The Bravo is stationed these days on guided missile frigates in the Mediterranean Sea and off the coast of Africa, Smith said. Its sophisticated sensors perform surveillance and reconnaissance and identify ships or other “high-value interests or targets” for its cameras to videotape.
“In the past, we used that capacity to support anti-pirate and anti-smuggling operations,” Smith said.
The Bravo has been tested with weapons but they haven’t been used, Smith added. The option to weaponize the Charlie will start in 2015, he said. Collins’ squadron is providing a temporary home for the Charlies, a large hangar where Northrop Grumman’s flashy banners promoting the drone cover the walls like tapestries in ancient castles.
Northrop Grumman’s pilots fly what are Charlie prototypes, but Navy helicopter pilots, such as Collins, oversee all test flights.
Juan Villasenor, a pilot with Northrop Grumman who has been flying Fire Scouts since 2006, has been taking the Charlie to near San Nicolas Island and back, testing its stability and performance while slowly taking it higher and faster with heavier and heavier loads.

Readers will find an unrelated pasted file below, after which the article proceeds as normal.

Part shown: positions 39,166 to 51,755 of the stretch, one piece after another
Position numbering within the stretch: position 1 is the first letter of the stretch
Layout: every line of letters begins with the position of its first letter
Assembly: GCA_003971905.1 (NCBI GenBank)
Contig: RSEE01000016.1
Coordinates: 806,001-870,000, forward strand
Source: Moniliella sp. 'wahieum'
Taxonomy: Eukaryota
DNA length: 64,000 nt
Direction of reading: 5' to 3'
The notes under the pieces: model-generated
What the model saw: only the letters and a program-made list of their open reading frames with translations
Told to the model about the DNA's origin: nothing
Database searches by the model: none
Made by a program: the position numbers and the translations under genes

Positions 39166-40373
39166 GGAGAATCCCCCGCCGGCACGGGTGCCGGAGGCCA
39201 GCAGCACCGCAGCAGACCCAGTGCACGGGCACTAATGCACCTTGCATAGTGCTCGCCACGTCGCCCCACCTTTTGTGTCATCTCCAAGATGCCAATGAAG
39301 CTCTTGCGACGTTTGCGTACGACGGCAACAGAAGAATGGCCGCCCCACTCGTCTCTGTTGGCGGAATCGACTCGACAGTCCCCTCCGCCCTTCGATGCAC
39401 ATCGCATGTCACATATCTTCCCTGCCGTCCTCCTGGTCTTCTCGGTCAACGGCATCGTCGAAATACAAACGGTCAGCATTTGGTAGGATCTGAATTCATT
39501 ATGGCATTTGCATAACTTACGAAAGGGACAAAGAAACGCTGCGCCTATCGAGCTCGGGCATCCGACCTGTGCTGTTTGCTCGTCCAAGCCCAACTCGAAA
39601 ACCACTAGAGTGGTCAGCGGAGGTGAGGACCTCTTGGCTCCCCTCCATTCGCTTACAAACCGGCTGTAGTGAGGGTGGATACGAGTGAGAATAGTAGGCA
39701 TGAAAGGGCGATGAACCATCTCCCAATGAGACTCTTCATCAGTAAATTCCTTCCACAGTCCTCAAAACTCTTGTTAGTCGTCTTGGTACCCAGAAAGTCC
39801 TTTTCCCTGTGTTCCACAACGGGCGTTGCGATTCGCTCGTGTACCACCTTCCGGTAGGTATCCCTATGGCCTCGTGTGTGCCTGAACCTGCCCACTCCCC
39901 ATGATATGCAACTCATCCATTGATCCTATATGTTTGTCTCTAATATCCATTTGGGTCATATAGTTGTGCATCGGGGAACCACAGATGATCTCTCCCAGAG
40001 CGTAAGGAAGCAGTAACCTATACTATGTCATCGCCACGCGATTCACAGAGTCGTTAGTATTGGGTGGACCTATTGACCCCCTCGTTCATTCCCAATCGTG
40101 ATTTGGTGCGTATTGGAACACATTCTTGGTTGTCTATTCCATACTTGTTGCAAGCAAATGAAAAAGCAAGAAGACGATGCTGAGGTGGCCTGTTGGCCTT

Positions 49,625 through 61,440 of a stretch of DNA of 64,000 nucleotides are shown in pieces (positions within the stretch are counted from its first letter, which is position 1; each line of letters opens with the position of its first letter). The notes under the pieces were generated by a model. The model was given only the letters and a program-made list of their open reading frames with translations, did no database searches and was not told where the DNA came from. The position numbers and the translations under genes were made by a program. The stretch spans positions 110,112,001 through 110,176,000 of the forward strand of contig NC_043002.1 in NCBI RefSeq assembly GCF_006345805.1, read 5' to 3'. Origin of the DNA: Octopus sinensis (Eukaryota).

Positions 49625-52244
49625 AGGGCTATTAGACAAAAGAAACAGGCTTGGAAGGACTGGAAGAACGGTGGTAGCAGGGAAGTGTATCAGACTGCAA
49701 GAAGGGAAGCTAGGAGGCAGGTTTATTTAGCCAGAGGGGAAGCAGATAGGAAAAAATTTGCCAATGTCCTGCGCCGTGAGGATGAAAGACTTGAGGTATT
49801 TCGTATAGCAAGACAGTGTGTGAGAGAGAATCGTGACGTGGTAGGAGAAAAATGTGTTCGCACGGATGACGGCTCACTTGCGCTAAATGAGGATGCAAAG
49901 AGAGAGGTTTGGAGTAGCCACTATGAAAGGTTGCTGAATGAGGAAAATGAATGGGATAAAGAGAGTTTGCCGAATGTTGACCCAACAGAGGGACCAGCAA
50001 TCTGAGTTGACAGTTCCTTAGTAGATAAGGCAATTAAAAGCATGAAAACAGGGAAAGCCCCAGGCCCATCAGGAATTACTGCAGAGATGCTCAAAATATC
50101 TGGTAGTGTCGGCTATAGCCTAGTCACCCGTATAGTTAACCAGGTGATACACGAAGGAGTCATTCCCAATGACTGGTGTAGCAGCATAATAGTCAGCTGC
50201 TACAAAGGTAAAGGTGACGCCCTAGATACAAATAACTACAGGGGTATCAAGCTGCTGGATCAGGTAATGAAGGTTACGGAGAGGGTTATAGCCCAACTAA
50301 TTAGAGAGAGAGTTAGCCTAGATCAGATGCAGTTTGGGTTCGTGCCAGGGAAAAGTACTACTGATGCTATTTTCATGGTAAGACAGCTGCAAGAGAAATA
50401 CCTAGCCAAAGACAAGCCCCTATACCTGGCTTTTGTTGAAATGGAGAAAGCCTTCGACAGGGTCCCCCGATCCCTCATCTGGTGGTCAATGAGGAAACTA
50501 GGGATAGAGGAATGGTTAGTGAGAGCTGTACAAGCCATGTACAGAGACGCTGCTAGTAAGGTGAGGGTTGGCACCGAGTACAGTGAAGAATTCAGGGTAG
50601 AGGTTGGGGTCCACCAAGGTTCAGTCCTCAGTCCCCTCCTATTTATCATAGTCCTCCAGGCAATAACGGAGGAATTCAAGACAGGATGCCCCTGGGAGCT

“It’s pretty good,” Villasenor said, about the machine’s hovering ability. “Most pilots are impressed by it.”
When operating the Fire Scout, Villasenor and other pilots sit in a small, windowless closet of a space outside the hangar with a joystick, trackball and keyboard as their flight commands.
But they don’t really “fly” the Fire Scout, said Darryl Abling, Northrop Grumman’s flight test lead.
“They (the Fire Scouts) are completely autonomous,” Abling said. They fly under autopilot until a pilot needs to change course, he added, and then they respond to those commands.